Anna K.

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Asking me about my autistic experience is like asking me about my life. What does existing feel like? Do you want the hurt version, or the autism acceptance version, or a nice summary? What does existing as a stream feel like? What does existing as a pebble feel like? What does existing as a person in a foreign country, where no one seems to think you’re foreign, feels like? What does existing as a neurotypical feel like? I wouldn’t know. I’m not one. But I’ve spent most of my life thinking I was.

So what is my experience as an autistic person? Well, it’s only really just started. I don’t really know what I would say. I can tell you I’ve accepted myself more, and understood myself more – and I have. Have I understood where I am in the world more? Not really. Have I understood why I have to exist in places that hurt my ears? Or why I can make music out of a dryer tumbling upstairs? Or why I could hear people’s conversations from quite a distance, unlike most people (unbeknownst to me at the time)?

No, I haven’t really understood it.

I will answer your question, but it is a complicated one.

How is it to be me?

Well, when you are at your best, your most peaceful place, you are usually alone. You are by the beach, or by the forest, or in a hallway where people don’t generally stop to make small talk. You are in quiet – at least, some version of quiet. Nothing is ever quiet. You hear your computer fan whirring, clicking really. You hear someone talking on a tv down the hall. You hear the radio clearly, like it is right up to your ear shouting at you, as you’re trying to concentrate (it is two rooms away). Even the ocean is quite loud. You hear a lovely, soft, calm song. You have your headphones at a comfortable volume, which means they are down so low that your husband can’t hear anything out of them, if you want him to listen to something. You constantly adjust the volume during commercials, when stopped at a stoplight in your car, or when playing a video from a different site – things just get louder after a while, all the time. It gets frustrating to have to explain this to people. Sometimes you just grit your teeth and stay in pain instead. Sometimes you’re too tired to even try to ask.

You stay up late just so you can be alone in your own headspace, just so you can have a moment of peace. What looks like isolation to others, is nearly always comforting to you. Late at night, you are not required to keep communication skills in the back of your head, or to make sure to look at people’s faces, or make sure to actually speak or answer questions, and respond in a timely manner. You are not required to play on their terms. This is when you write about things that pop into your head, so you don’t focus on the fan whirring, or the conversation on the tv, that is clearly audible to you if you concentrate just a tiny bit more. You try not to concentrate more but you can’t help but want to know what the voices are saying. You can’t really tune them out, but you can try to sort them into the sort of mess of sound. Sometimes this happens to your advantage – sometimes you can listen to two conversations at once and get nearly all of the context correct, without getting overwhelmed, keeping all the words in your head and playing them back with a one second lag time. It helps when you don’t have to speak. You feel like you have an amazing ability on those days. You always assumed other people could keep multiple voices in their head too, but it seems to be a lot harder for other people to keep up with.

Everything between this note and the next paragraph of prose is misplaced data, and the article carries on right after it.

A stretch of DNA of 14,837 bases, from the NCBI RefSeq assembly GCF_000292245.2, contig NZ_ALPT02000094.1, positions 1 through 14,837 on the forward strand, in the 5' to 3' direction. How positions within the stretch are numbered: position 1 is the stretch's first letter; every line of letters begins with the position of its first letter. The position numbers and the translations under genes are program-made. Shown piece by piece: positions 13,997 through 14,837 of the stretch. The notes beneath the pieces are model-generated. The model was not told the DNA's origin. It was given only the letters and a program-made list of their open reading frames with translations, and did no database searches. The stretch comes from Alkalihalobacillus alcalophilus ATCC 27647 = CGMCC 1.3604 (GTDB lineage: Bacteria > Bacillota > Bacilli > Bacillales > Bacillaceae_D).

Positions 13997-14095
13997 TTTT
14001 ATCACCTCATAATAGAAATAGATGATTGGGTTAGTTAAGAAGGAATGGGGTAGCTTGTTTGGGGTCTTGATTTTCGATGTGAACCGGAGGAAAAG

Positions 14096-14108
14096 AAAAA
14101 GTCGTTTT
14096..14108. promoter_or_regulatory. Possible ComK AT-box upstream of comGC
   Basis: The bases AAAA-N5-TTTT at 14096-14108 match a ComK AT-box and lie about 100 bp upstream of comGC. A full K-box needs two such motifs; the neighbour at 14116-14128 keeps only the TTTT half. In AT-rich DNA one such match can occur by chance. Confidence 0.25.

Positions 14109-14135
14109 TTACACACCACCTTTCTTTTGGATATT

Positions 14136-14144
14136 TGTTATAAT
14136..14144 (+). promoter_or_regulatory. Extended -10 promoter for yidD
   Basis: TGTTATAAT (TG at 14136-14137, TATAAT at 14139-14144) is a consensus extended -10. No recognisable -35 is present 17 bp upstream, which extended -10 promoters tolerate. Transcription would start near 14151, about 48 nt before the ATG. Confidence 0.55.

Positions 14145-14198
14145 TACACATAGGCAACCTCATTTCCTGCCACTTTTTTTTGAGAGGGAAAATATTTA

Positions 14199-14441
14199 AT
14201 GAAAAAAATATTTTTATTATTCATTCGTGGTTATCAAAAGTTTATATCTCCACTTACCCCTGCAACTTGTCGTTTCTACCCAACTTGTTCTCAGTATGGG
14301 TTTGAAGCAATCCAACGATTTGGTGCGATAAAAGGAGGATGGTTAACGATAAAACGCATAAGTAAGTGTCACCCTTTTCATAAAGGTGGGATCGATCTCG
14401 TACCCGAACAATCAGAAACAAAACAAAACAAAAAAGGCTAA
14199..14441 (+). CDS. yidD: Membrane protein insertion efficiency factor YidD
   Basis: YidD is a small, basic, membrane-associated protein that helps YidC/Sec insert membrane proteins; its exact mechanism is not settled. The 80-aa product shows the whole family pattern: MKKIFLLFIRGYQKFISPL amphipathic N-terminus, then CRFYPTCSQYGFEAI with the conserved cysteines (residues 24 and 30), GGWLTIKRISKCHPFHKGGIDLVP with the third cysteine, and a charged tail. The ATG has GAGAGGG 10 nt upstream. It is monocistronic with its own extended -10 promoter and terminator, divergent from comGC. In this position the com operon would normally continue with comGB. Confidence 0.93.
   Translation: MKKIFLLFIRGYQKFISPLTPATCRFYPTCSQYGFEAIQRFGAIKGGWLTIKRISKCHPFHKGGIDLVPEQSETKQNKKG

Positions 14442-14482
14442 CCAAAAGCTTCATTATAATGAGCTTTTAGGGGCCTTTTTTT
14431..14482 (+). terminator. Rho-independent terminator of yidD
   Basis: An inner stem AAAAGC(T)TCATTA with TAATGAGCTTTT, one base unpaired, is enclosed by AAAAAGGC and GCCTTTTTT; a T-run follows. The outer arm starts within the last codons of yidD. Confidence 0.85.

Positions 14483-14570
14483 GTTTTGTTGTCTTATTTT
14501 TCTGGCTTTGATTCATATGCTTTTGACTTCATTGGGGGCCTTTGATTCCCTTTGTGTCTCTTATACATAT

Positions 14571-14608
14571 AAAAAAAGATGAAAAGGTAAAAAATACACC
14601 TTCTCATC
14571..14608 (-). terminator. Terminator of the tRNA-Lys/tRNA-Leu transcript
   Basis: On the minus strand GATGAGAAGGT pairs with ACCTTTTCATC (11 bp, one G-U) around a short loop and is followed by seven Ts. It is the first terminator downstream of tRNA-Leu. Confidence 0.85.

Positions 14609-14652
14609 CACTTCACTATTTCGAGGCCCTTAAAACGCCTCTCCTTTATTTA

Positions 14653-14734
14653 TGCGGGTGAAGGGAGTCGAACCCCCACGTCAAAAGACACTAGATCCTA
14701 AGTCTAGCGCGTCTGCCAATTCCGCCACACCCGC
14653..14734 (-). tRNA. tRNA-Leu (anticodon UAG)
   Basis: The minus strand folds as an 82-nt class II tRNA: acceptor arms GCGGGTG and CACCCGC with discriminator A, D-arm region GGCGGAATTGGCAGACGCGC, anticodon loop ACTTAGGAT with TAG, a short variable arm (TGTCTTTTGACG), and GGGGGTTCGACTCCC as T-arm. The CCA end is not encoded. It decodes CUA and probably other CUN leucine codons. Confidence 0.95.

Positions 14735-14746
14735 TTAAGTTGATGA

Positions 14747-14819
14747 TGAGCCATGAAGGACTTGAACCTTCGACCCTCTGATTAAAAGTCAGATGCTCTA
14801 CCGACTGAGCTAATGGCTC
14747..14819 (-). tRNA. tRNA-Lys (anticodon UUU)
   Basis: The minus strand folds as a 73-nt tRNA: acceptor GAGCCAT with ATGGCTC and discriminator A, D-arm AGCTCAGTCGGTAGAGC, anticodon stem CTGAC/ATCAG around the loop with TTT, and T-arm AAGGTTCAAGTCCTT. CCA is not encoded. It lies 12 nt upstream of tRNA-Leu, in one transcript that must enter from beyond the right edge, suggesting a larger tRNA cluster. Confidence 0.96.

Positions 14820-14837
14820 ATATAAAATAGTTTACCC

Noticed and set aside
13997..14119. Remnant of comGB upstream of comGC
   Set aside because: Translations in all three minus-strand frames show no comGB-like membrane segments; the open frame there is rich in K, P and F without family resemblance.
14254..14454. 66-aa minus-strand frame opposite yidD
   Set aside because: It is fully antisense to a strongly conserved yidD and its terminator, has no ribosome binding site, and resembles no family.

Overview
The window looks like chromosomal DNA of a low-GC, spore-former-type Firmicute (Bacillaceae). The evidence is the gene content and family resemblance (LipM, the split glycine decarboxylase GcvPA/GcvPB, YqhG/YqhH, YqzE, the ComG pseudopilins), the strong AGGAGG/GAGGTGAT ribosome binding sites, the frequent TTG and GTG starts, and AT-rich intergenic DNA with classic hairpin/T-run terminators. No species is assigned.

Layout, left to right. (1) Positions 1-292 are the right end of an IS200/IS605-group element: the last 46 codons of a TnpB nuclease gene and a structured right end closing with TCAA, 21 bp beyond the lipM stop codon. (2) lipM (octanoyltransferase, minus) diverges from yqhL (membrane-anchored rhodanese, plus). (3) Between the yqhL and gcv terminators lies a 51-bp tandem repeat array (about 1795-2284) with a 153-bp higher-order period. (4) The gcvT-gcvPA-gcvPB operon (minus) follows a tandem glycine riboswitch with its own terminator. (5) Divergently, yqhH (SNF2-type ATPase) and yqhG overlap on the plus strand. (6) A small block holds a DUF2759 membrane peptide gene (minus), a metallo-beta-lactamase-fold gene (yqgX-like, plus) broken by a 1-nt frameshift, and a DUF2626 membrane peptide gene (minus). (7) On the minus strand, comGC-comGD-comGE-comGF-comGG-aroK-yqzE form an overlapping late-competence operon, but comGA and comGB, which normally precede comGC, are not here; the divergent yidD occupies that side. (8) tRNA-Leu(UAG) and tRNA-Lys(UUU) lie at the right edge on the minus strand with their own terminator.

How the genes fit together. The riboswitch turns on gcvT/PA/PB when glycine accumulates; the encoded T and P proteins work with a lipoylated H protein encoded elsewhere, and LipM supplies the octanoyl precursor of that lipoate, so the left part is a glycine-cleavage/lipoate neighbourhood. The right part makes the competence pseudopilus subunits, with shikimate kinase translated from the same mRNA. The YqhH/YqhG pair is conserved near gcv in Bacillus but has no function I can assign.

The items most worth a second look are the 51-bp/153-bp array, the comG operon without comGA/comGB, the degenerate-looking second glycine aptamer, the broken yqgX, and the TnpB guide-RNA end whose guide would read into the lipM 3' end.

The best thing about coming home is hearing the birds chirping, watching the trees, and hearing the rustle of leaves from the squirrels. You usually track the squirrels as they run up the trees. Going to the park and sitting on a bench, you’re able to notice all of the small butterflies that land near your feet as you’re reading. You marvel at them, such intricate designs for nature to create. Life is a marvel. I sit quiet and still so they stay next to me, until someone eventually comes running by, hitting their feet hard enough to disturb the butterfly. I don’t want my anger or frustration to taint the awe that I’m able to grasp in my life. I’ll always wish that I could’ve known I was autistic sooner – that I could’ve had an identity, had higher self-worth, not felt so alone, most commonly when I was amongst people; not felt like everyday was a performance, and to fail meant to fail as a human being. Life is still marvelous when you simply take a look around. It really only takes a few seconds. And being me allows me to experience that. If that means wearing headphones all the time, and dealing with people’s confusion or weird looks – so be it. I’m not weird. I’m just autistic. And, most days, it’s marvelous.

 

For Weezy

Anna K.

27 September 2018